Tuesday, June 05, 2007
Male Attorney More Effective As Female Online
Over at Madisonian Theory, Fred Yen notes:
Today’s law.com has a interesting story about law firms conducting investigations to enforce clients’ IP rights on the Internet. It describes how a Covington and Burling lawyer impersonated a “flirtatious 27 year old female programmer” in chat rooms to identify software pirates and have them arrested. The rest of the story discusses online IP enforcement as a major growth area for law firms as clients spend significant resources to stop the sale of infringing goods. ...
On the Internet, no one knows if you're a dog. Or a well-tailored lawyer in the London office of Covington & Burling. That fact has guided Peter Anaman's entire career over the last seven years. The 33-year-old British-trained attorney is the head of Covington's Internet monitoring and investigation unit, and he uses multiple online personas to nail bad guys: sellers of counterfeit goods and pirated software, hackers, phishers, you name it. ...
The article doesn't explain how many of Anaman's "multiple online personas" claim to be female, but notes that he "managed to infiltrate [a software infringement] ring in a matter of months by pretending to
be a flirtatious 27-year-old female programmer who complained a lot
about her boss in online chat rooms." Perhaps it amuses Anaman that the folks he sent to prison erroneously believe they were betrayed by a women. Or maybe he correctly deduced that his targets would assume a woman was powerless and harmless, and easily let their guards down around her. I think Fred Yen is correct that using subterfuge to identify infringers is potentially unethical or illegal.
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He was fooling ultra-nerds into thinking that there was a woman who might be remotely interested in having sex with them. Where's the mystery?
Posted by: Bart Motes | Jun 6, 2007 7:40:14 AM
I'm with Bart in thinking it's simpler than either of your proposed hypotheses. As someone who has hung out with the type of people who populate warez and similar sites, they're fairly desperate for female companionship, especially a woman who they can talk to and who shares their interests (I really don't think it's about sex per se). That's why posing as a woman was more effective - while they'd let a guy in also, he'd have to prove his mettle to a far greater degree.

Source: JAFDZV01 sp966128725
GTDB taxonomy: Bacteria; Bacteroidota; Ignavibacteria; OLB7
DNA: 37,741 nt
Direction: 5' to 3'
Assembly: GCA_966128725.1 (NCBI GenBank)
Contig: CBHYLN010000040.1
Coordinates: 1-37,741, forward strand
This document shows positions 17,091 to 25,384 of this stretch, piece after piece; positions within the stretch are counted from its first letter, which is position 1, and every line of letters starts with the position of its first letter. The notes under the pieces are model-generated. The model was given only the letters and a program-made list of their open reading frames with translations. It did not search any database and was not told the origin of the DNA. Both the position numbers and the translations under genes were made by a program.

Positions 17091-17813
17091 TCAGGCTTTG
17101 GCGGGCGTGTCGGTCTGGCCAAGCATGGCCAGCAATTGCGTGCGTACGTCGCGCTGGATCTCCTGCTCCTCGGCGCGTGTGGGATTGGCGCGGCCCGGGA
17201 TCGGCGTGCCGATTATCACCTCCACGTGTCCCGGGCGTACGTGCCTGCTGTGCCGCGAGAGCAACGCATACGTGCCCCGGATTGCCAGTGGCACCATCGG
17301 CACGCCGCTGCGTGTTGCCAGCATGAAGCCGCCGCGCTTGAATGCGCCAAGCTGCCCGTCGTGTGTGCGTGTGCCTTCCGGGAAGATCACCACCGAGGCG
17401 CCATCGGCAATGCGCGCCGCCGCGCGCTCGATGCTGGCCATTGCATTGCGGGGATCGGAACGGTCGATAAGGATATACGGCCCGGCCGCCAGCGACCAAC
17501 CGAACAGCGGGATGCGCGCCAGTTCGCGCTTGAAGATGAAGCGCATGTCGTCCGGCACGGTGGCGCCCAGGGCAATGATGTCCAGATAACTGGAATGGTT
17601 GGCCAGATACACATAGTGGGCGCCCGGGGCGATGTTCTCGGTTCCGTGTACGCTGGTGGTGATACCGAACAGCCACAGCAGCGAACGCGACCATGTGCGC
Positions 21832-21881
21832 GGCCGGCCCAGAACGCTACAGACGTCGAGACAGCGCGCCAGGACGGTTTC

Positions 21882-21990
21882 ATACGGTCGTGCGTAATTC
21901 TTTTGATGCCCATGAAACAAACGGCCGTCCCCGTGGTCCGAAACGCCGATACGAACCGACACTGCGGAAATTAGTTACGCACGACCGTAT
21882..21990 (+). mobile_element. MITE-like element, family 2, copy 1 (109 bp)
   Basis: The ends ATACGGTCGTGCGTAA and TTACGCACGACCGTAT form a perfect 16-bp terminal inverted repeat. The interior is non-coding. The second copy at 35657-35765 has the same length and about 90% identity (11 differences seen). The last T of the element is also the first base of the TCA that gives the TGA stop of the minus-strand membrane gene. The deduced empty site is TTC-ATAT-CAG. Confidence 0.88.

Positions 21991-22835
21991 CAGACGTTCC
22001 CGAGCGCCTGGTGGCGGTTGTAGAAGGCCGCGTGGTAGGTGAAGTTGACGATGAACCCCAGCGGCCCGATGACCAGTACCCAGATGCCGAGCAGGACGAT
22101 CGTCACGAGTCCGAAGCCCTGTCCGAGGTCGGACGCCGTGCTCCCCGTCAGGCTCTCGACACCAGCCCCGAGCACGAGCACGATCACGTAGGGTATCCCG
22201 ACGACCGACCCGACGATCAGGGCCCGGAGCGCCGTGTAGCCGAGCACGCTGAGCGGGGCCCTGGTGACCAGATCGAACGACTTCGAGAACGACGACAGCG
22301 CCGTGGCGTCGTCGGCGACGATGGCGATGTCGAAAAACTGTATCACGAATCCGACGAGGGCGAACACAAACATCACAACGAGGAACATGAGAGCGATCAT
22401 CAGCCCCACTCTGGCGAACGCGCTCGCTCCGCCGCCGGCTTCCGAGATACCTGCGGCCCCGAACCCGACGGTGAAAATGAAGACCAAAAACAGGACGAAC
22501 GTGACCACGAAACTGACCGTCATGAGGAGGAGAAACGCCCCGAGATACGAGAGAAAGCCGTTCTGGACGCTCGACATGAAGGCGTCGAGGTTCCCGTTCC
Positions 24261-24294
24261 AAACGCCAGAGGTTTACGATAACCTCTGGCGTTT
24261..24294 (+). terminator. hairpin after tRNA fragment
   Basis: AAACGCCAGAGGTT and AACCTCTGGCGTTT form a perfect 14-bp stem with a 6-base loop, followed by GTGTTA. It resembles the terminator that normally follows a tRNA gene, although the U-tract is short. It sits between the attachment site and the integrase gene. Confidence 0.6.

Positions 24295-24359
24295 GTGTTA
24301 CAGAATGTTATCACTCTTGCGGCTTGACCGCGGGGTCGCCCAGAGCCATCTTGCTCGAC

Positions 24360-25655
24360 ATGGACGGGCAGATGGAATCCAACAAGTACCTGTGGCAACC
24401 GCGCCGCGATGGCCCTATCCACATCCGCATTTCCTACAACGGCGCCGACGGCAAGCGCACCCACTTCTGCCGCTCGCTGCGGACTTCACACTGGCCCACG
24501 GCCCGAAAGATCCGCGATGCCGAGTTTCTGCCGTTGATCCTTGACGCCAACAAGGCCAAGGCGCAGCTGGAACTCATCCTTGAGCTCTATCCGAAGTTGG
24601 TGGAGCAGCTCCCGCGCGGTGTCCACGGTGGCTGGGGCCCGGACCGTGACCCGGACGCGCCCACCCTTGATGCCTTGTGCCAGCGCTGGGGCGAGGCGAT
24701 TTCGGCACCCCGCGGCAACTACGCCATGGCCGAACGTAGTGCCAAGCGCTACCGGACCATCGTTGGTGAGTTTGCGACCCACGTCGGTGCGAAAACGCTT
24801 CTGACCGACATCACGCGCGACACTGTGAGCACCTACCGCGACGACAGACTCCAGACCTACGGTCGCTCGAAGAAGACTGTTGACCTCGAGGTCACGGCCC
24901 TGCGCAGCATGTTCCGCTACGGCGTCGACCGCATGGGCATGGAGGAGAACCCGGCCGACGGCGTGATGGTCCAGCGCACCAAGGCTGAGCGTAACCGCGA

Posted by: Ubertrout | Jun 6, 2007 11:54:41 AM
I think Fred Yen is correct that using subterfuge to identify infringers is potentially unethical or illegal.
The N.Y. County Bar just issued an ethics opinion that seems pertinent:
New York lawyers may use undercover investigators to ferret out civil rights violations and the sale of counterfeit goods without violating the Code of Professional Responsibility, according to a recent ethics opinion by the New York County Lawyers' Association last week.
Under the opinion, a lawyer might use several undercover investigators of different races to pose as prospective tenants to gather proof that a landlord is discriminating. Similarly, a lawyer might send out an investigator to buy a bag with the "Gucci" mark from a street vendor. The bag could then be tested to determine its authenticity.
The ethics opinion, No. 737, is one of the first in the nation to address the question of whether lawyers in the private sector may use undercover investigators who "dissemble" without violating the ethical proscription against tactics involving "deceit or misrepresentation," said Wallace L. Larson Jr., co-chairman of the county lawyers' Committee on Professional Ethics.
Posted by: eric | Jun 6, 2007 12:25:37 PM
When I hear stories like this about internet enforcement (including Larissa MacFarquhar's excellent New Yorker piece), I think a lot depends on the type of counterfeiting being done. For example, I'd support just about any effort to stop the sale of fake drugs, fake airline parts, or other things that risk people's lives.
On the other hand, devoting law enforcement resources to prop up the handbag industry or RIAA's oligopoly strikes me as a potential waste of resources.
Posted by: Frank | Jun 7, 2007 2:45:36 PM
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